Butt Boy
USA, 2019
World Premiere, 100 min
Director – Tyler Cornack
Writer/director/comedian Tyler Cornack’s Butt Boy introduces us to Chip, a middle-aged man whose first prostate exam stirs feelings deep inside leading to an addiction that can only be shown to Fantastic Fest audiences.

Climate Of The Hunter
USA, 2019
World Premiere, 90 min
Director – Mickey Reece
The “Soderbergh of the Sticks,” Mickey Reece, returns to Fantastic Fest with his 27th feature. Two beautiful sisters vie for the affections of a man who may or may not be a vampire.

Color Out Of Space
USA, 2019
US Premiere, 111 min
Director – Richard Stanley
Unimaginable terrors befall the Gardner family after a meteorite lands on their front lawn in Richard Stanley’s entrancing, horrific adaptation of H.P. Lovecraft’s short story.

Iron Fists And Kung Fu Kicks
Australia, 2019
North American Premiere, 107 min
Director – Serge Ou
From the Shaw Brothers to The Matrix, this wild documentary tells the story of how kung fu films conquered the world from the 1960s to now.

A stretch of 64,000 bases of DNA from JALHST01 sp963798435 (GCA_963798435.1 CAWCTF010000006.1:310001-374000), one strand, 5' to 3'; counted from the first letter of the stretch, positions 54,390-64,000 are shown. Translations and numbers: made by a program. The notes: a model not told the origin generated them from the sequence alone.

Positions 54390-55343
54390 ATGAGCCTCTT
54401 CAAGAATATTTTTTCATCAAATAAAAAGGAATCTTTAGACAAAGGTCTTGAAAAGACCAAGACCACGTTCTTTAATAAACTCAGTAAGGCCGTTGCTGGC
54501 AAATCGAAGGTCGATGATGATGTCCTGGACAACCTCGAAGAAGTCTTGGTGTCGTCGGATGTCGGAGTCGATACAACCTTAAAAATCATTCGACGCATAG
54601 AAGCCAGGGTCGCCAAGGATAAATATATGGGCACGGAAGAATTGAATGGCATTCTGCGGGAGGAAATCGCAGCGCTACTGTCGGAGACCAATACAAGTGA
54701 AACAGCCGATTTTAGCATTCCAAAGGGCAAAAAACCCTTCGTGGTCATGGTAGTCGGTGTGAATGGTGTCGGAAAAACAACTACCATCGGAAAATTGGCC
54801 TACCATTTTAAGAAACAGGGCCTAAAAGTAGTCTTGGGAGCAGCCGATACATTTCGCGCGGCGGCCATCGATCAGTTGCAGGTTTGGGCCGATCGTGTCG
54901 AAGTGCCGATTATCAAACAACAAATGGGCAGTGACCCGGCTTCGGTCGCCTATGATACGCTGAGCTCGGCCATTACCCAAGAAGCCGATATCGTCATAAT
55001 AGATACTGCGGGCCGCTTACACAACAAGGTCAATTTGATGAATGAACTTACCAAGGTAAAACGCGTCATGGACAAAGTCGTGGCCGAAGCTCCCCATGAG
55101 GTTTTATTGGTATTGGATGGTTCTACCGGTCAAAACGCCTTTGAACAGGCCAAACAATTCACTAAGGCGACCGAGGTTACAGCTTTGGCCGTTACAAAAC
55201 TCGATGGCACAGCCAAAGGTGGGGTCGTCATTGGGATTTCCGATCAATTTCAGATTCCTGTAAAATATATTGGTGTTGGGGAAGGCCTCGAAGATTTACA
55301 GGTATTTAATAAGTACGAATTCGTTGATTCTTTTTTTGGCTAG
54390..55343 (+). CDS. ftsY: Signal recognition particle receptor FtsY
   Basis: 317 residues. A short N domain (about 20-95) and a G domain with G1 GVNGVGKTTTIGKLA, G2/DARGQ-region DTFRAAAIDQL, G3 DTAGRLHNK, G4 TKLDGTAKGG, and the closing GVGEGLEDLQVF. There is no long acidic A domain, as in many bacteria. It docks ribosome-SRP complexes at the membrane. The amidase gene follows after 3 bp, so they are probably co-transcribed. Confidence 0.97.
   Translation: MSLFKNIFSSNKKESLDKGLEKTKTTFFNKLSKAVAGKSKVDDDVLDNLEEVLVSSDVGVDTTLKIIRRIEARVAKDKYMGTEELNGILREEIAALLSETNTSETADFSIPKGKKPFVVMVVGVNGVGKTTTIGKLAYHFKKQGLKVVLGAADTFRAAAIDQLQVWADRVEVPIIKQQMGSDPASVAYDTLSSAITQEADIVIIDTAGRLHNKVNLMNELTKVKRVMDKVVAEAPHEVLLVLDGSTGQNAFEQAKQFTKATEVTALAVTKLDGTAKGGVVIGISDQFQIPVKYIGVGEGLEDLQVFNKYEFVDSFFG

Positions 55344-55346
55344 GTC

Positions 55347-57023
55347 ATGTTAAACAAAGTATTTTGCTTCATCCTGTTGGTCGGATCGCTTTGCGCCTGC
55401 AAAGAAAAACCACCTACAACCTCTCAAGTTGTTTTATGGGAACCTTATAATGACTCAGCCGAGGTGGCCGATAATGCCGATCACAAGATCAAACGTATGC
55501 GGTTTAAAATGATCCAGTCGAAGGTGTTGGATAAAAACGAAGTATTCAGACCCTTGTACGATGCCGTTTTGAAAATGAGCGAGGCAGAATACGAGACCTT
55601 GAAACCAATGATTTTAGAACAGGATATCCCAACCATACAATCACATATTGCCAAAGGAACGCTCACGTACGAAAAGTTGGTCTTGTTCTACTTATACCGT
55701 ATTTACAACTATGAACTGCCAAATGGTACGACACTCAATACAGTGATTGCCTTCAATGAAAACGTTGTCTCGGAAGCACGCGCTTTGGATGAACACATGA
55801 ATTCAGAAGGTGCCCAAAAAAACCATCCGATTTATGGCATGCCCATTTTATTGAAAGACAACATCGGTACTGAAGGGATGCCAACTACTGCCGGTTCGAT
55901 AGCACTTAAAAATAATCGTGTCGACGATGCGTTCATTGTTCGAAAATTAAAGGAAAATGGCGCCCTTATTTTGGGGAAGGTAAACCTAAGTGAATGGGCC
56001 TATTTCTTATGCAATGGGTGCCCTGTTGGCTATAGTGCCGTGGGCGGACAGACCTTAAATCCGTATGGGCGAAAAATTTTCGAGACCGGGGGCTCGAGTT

Knives Out
USA, 2019
Special Presentation, 130 min
Director – Rian Johnson
In attendance – Director Rian Johnson
From acclaimed writer, director Rian Johnson comes Knives Out, a fresh and modern take on the classic “whodunnit” mystery genre.

The Lodge
USA, 2019
Texas Premiere, 108 min
Directors – Veronika Franz & Severin Fiala
Five years after Goodnight Mommy stunned Fantastic Fest audiences, Veronika Franz and Severin Fiala are back with another disturbing psychological twister about a brother and sister spending Christmas with their shadowy soon-to-be stepmother.

The Long Walk
Laos, Spain, Singapore, 2019
US Premiere, 115 min
Director – Mattie Do
In attendance – Director Mattie Do
An old Laotian hermit discovers that the ghost of a road accident victim can transport him back in time fifty years to the moment of his mother’s painful death..

Lyle
2014, USA
Repertory Screening, 65 min
Director – Stewart Thorndike
In attendance – Director Stewart Thorndike
After the loss of her child, a young woman begins to suspect that her neighbors might be part of a satanic cult and that she might be their next target.

A Nightmare On Elm Street 2: Freddy’s Revenge
USA, 1985
Repertory Screening, 87 min
Director – Jack Sholder
In attendance – Actors Mark Patton and Kim Myers